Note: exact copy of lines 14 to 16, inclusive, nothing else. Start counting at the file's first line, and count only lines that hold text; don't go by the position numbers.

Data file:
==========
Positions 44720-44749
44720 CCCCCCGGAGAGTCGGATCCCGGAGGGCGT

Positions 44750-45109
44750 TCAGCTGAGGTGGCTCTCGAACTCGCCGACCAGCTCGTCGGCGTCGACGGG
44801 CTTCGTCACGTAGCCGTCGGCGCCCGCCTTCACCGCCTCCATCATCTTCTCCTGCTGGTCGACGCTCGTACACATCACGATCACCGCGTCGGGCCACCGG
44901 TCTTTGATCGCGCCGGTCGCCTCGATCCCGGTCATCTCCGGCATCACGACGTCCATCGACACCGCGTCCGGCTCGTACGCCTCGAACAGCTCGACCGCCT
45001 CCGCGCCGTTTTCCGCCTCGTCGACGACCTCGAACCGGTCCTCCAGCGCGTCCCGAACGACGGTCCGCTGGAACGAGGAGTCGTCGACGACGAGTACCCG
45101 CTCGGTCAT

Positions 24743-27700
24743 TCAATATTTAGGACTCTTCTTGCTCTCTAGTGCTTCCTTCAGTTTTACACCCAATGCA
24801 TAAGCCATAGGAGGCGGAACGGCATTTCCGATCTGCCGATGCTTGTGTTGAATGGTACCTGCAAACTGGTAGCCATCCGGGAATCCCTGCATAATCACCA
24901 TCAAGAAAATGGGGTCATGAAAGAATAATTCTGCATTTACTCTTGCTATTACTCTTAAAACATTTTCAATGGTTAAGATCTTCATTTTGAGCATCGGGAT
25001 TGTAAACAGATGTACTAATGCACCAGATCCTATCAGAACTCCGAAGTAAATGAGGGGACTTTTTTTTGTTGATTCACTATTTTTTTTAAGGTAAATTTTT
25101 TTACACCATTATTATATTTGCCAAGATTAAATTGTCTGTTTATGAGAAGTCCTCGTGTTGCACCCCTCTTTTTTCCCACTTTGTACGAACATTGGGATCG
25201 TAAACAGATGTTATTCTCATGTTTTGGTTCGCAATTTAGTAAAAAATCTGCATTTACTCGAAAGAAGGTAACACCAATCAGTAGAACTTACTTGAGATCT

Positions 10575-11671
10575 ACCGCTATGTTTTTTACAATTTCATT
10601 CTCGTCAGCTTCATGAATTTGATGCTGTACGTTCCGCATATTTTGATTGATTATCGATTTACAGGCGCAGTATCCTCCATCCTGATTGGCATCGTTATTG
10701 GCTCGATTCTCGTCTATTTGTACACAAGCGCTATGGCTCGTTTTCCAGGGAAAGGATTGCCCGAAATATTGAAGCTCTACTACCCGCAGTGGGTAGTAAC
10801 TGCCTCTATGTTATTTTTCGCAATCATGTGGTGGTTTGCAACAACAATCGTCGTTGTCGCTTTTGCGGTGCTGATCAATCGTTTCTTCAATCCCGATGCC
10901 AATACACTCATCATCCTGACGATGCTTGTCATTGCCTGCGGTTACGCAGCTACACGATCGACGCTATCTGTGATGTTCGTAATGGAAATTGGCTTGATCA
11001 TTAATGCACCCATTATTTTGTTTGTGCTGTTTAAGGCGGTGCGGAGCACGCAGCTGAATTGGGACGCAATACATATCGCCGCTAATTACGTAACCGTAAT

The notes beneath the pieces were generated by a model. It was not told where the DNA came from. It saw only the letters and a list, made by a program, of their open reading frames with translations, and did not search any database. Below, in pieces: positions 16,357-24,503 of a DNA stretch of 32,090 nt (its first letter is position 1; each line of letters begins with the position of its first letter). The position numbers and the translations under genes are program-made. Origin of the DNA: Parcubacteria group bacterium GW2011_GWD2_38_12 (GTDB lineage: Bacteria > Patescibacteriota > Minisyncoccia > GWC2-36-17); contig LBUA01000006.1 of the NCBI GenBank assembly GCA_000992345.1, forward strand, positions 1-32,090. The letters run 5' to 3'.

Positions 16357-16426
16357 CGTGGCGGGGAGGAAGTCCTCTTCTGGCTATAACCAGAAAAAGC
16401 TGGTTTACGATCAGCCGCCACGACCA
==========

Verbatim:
25101 TTACACCATTATTATATTTGCCAAGATTAAATTGTCTGTTTATGAGAAGTCCTCGTGTTGCACCCCTCTTTTTTCCCACTTTGTACGAACATTGGGATCG
25201 TAAACAGATGTTATTCTCATGTTTTGGTTCGCAATTTAGTAAAAAATCTGCATTTACTCGAAAGAAGGTAACACCAATCAGTAGAACTTACTTGAGATCT

Positions 10575-11671